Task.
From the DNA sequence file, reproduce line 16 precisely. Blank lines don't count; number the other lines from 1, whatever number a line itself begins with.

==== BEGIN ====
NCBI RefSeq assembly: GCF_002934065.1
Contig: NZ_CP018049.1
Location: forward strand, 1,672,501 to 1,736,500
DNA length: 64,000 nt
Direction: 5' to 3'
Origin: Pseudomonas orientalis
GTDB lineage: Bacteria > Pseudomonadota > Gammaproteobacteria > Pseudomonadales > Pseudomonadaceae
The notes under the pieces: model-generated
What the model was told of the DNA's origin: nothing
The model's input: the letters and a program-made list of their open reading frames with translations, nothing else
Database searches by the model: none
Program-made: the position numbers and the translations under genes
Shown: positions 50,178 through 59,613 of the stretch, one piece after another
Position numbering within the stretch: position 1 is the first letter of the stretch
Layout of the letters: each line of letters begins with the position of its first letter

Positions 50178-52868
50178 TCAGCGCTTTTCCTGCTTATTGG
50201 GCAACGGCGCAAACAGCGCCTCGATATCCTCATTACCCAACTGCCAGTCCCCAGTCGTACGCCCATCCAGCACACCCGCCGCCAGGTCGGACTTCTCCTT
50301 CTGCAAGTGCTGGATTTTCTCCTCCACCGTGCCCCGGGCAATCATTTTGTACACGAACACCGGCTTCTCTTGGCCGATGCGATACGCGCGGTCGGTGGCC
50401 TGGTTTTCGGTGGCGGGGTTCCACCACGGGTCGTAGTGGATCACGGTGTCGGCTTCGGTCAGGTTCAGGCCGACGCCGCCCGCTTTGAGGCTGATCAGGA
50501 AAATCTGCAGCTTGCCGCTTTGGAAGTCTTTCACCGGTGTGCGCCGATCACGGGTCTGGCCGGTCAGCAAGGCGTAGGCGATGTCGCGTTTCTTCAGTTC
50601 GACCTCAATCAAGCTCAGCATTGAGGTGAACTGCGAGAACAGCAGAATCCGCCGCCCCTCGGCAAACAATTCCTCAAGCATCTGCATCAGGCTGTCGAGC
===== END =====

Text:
Positions 50178-52868